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Sunday, October 19, 2014

Dream Chasing and Fleabag Dogs...

My friend made a smiley face with a straw wrapper and my keychain.  She does things like that.

"So, what do you do?"
Outside of the most common question in America of "How are you?" (which most people really don't care about) this is probably the most prevalent icebreaker for people who have just met.  Over the years, I have sort of tried to stay away from asking that question right off the bat, because I don't want someone's career choice or predicament to cast a shadow on them before I figure out their personality.  I try really hard to not let someone's business be a factor of how I perceive them, but I am human and the type who doesn't like corporate environments. It's one of those things where if you know a dog has fleas, dandruff, and pisses on everything, you probably won't want it in your house.  On the other side, if you don't know about those things right off the bat, you might end up loving the dog, despite those small things, even if your house temporarily smells like urine and flea powder while Fido gets his personal drama situation under control...
That was a bad example, but stick with me here.

Life is pretty weird and random.  Over the course of my own life, I have seen so many people from every age demographic be very successful in whatever it was they were doing as a career and then have it all ripped out from under them in an instant.  This was a process I saw over and over again, sometimes for reasons which could have been prevented by those same people, sometimes as a result of mismanagement by others, and sometimes for reasons beyond the control of anyone at all.  I watched all of this happen time and time again and in each of those instances told myself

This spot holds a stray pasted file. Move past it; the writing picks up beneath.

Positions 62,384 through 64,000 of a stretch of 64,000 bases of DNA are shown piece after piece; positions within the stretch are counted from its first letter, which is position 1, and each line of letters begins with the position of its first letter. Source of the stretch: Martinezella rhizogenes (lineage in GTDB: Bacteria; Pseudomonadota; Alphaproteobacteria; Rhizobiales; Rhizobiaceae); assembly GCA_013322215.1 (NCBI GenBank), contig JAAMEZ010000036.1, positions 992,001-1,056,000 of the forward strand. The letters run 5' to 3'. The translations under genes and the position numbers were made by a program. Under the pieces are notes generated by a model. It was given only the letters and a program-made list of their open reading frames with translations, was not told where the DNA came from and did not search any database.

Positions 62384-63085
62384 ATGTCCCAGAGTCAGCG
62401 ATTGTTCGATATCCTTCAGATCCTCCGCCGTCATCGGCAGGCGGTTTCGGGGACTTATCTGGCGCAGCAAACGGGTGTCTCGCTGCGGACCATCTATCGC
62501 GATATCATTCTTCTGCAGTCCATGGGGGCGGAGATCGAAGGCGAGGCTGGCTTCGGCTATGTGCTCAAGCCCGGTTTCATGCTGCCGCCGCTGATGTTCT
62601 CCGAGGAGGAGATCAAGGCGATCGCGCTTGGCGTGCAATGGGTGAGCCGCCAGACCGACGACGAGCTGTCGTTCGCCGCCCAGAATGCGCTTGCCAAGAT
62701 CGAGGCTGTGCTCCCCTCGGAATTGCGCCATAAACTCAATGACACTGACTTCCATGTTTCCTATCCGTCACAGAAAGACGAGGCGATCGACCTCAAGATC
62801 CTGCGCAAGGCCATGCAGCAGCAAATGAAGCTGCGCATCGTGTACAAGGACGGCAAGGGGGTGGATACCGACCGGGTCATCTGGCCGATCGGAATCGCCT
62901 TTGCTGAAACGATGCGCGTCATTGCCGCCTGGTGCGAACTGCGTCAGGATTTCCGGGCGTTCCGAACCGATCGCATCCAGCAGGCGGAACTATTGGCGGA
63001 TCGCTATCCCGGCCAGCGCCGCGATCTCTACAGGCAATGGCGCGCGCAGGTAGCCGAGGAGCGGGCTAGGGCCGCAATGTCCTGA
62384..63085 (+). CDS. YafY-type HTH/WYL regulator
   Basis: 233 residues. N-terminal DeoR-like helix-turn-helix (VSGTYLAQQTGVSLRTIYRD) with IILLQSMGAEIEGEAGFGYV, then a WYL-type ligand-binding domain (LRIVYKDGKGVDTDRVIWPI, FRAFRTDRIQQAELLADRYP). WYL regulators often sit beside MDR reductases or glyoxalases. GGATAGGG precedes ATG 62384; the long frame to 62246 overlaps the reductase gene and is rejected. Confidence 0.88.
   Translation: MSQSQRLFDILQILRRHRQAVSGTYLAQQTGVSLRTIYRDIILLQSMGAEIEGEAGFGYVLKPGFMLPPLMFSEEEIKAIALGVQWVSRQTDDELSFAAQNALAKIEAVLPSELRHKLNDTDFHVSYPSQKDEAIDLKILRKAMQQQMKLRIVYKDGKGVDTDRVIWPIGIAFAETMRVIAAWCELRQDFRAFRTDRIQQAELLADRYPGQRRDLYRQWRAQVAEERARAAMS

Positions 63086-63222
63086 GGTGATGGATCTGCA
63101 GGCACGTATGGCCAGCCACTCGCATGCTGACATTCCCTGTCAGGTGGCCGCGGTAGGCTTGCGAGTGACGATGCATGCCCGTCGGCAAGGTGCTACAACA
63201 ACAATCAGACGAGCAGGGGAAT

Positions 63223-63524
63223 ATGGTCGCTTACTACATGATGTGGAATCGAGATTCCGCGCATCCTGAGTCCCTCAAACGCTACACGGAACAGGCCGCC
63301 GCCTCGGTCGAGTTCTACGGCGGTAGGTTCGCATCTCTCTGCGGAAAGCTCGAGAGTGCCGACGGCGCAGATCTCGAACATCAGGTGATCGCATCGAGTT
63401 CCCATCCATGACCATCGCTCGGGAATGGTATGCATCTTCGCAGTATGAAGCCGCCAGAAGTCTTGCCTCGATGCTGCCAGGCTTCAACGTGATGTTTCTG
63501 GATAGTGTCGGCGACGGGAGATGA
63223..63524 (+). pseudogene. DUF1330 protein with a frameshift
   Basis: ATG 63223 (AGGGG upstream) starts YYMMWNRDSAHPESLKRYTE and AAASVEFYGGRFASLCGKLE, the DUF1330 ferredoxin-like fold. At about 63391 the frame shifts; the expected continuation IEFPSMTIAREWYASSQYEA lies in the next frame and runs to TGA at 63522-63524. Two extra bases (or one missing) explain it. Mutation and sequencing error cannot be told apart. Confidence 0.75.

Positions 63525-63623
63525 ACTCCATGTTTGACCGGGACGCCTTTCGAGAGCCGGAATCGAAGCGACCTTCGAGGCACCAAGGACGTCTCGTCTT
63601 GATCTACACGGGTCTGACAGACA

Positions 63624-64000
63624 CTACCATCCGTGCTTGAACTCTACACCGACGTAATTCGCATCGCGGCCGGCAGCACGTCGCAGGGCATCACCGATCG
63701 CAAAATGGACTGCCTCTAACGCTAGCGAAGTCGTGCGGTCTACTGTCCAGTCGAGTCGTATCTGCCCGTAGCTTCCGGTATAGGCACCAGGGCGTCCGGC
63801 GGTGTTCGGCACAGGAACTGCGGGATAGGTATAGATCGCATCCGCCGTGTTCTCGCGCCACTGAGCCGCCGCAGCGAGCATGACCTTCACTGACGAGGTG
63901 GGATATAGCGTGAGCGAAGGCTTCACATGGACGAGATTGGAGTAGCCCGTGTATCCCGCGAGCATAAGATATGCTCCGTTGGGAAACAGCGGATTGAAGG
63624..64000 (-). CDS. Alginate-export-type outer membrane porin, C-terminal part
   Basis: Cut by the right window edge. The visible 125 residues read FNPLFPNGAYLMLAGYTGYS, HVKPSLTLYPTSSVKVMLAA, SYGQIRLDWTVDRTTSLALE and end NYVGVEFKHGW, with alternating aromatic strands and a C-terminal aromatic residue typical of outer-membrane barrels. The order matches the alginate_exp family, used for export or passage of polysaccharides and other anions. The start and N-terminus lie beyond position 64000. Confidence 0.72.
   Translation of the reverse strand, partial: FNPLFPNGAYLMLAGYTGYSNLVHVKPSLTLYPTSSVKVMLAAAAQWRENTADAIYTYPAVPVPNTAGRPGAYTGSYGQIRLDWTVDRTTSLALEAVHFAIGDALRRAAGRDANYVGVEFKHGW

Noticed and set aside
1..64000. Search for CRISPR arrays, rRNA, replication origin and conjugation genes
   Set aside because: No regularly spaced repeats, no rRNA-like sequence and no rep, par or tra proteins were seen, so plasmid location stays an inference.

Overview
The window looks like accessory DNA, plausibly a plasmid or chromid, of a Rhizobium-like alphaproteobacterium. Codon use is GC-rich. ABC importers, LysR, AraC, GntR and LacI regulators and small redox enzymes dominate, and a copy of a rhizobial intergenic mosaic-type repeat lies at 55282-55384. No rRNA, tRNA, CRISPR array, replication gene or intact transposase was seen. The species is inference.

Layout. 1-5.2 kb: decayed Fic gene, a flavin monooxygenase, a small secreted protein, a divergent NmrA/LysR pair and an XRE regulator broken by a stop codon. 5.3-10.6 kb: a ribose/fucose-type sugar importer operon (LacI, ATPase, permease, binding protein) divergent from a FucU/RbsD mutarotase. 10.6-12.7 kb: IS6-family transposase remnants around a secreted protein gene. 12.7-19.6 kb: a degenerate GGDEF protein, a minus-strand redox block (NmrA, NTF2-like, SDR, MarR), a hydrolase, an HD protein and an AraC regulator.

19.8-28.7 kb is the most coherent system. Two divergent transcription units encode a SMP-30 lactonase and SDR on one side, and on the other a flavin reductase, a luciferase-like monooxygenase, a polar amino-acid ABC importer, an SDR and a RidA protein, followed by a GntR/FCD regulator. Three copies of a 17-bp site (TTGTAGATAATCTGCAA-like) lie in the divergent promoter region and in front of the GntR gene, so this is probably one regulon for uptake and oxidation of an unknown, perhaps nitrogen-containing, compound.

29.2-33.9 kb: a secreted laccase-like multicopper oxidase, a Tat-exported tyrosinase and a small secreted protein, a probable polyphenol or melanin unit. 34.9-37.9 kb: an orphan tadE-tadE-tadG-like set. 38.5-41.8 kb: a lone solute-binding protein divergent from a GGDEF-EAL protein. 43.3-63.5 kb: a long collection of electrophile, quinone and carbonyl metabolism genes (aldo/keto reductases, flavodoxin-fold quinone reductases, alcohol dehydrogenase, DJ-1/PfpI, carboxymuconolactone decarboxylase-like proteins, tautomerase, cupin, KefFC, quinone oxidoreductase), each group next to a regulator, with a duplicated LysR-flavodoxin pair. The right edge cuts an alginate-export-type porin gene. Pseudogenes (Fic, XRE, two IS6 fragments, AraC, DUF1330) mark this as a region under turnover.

"Why weren't they more prepared?"
"They should have done that way differently.  I wouldn't have let that happen."
Then, one day, out of absolutely nowhere, it happened to me, my world fell completely apart, and it felt like I was standing in the middle of a desolate highway with absolutely nothing.

The funny thing about life is how it has a tendency to jump up and slap you in the face sometimes, just as a quirky little reminder that you are never in complete control of anything.  It always seems to happen when you least expect as well.  Being prepared doesn't hold much ground in some situations, but when all is said and done, it really comes down to what happens after that point - in other words, it all leverages from your actions after the initial shock subsides.  Some people manage to triumph over their severed ties and some settle into the next thing they happen to find.  I'd say to focus on the former.

When people use the term "recovery", they're usually talking about addiction or some football player ripping out a groin muscle.  Have you ever thought that sometimes you just need to make a recovery from life itself (with groin muscles intact, preferably)?  Both of the examples I gave creep up on you without notice and then hit you like a ton of bricks. The key is to not settle for the second best or easiest following scenario but to keep pushing right along instead.  I see too many people settling for less than they deserve and less than their intelligence could be used for.  

It's no secret that I am pretty big on self-education and that I think you can learn more practical knowledge through the experiences of life than you ever could in a classroom.  But you have to pay attention and be willing to work through whatever situation you are in while keeping your goals intact.  Unfortunately, it took me two whole years to figure out that the only way I was going to find fulfillment in life would be through self investment.  Trudging through the murky crap that you really don't want to for a while until you can get the ball rolling with your goals and set those plans in motion is not the most fun thing to do, but it beats getting stuck, certainly.  With that said, I'm still figuring everything out and still don't consider myself successful in what I'm doing just yet, whether it be with the 20,000 or so of you who read this blog, my design and fabrication business, my Kinja articles, or whatever else.  I still consider myself "in recovery" because once you think you have beaten the demons, and think you have recovered is when you tend to go stagnant.
When you go stagnant, your world begins to fall apart a little.
When you stay in recovery, you're always trying to make improvements.

I'm not a motivator by any stretch of the word, but I do believe if you have no struggle in life, you should find one and always seek out a new challenge.
Stay out of the routines and do something crazy while chasing down the things you love.
Nobody is ever remembered for a routine life.
We remember the risk-takers, not those who talked about taking risks.
When someone asks:
"What do you do?"
I hope you can say:
"I'm in pursuit of what I love."

Leave a legacy.
Be you.

Grace and Peace



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